Last night, Rob and I went out for date night. One of his students came to babysit Sam. Sam cried and cried when we left, but apparently settled right down after the door was closed. It’s so hard to leave when he’s so upset, but if that stopped me, Rob and I would never go out. Ever. 🙂
If our date night had a theme it would be Music Dork Night. We went to the Kerrytown Concert House in Ann Arbor to see William Bolcom and his wife Joan Morris perform. Bolcom is a Pulitzer prize-winning composer, who’s known for his operas as well as his art songs. Last night was a performance of cabaret songs throughout the century. William played, Joan (who was sick!) sang, and the small audience really enjoyed the performance. Rob and I decided that we’d like to take William and Joan out for dinner and just listen. They have known everyone, worked with everyone, and lived this amazing musical life. It would be so fun to hear their stories.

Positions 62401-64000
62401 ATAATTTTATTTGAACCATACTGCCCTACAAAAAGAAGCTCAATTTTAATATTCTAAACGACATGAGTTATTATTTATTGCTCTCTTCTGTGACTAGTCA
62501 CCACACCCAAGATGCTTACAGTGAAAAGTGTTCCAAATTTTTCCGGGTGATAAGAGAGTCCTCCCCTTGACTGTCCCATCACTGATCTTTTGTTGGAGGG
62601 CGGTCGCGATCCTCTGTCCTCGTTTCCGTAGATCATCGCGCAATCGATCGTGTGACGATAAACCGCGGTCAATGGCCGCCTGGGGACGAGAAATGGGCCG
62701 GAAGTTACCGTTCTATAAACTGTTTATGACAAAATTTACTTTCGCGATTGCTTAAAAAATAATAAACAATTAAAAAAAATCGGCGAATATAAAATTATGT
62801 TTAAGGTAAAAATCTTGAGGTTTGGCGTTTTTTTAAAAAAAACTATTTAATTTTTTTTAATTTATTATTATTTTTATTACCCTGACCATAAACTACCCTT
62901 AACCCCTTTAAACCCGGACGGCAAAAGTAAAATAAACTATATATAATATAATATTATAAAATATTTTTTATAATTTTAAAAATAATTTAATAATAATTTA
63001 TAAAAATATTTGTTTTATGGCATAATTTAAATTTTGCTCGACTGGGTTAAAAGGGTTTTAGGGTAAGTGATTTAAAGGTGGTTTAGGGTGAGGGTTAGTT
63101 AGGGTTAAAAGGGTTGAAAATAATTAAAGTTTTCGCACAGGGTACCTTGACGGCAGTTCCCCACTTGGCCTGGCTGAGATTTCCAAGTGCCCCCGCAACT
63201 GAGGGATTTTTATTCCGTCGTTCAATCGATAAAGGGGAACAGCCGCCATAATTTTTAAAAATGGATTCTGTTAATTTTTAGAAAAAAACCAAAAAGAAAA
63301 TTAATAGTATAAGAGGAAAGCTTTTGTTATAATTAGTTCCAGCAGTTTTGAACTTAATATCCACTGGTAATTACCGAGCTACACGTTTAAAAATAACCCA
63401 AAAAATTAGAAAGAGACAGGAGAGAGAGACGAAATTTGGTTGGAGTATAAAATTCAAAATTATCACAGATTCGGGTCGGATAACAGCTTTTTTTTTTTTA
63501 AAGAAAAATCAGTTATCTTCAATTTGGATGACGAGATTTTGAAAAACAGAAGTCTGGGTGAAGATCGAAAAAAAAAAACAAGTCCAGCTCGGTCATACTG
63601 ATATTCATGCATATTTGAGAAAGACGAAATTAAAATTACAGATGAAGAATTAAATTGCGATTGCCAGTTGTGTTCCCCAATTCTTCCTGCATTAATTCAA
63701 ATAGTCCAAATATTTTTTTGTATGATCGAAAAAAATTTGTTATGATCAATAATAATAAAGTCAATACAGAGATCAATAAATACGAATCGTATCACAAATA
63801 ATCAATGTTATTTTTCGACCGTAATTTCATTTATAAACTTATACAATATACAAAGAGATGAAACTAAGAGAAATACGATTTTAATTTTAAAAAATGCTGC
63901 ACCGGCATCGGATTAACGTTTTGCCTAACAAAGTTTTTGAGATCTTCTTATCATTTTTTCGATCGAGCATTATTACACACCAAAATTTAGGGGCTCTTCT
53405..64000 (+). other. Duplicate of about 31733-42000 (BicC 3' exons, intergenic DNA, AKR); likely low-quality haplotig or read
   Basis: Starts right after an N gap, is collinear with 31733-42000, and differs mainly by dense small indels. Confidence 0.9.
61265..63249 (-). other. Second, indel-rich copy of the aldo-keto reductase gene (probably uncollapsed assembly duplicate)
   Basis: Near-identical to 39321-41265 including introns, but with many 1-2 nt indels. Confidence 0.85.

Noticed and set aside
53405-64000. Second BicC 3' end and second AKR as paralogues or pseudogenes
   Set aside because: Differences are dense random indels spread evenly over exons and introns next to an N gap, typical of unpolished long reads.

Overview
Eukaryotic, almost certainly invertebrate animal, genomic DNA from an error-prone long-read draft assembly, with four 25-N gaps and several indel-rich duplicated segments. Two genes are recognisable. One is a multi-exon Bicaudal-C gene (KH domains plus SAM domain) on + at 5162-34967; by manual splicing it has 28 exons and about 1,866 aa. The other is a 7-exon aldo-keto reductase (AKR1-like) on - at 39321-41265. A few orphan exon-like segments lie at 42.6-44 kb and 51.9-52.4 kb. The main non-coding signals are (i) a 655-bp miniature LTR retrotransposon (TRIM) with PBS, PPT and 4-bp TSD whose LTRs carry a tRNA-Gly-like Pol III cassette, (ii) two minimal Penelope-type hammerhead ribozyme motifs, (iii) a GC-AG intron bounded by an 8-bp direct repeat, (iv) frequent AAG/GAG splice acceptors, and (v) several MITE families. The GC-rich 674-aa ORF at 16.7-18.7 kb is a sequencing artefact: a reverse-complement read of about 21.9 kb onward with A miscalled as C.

On the way home, we stopped at Meijer to get some milk for the morning. When we walked in, there was a man and his young son sitting on a bench in the front of the store, a shopping cart full of bags of aluminum cans, each eating Lunchables. Both Rob and I had a strong visceral reaction to the scene. Thinking of Sam, home safe with a babysitter, the money we spent on a concert, dessert, and the babysitter… and here is a man collecting cans to feed his child. Obviously, there is a whole story to them that we don’t know, but it seemed clear that they were struggling. We decided to find a manager to see if they were known to the employees and if there was something we could do to help them. Maybe buy a Meijer gift card or something. By the time we found someone and got back to the bench, they were gone.
I worry about doing what I think might be a helpful thing like that for people, because I don’t know the whole story. I don’t want to offend or misjudge a situation. But maybe the best thing to do is take a chance and risk offending someone and not miss the moment.
We’re so lucky. We have a home, food to eat, happiness every day. Our days are so easy. It makes the little frustrations I face seem so trivial and silly and I just need to give thanks every day for every thing and every one in my life.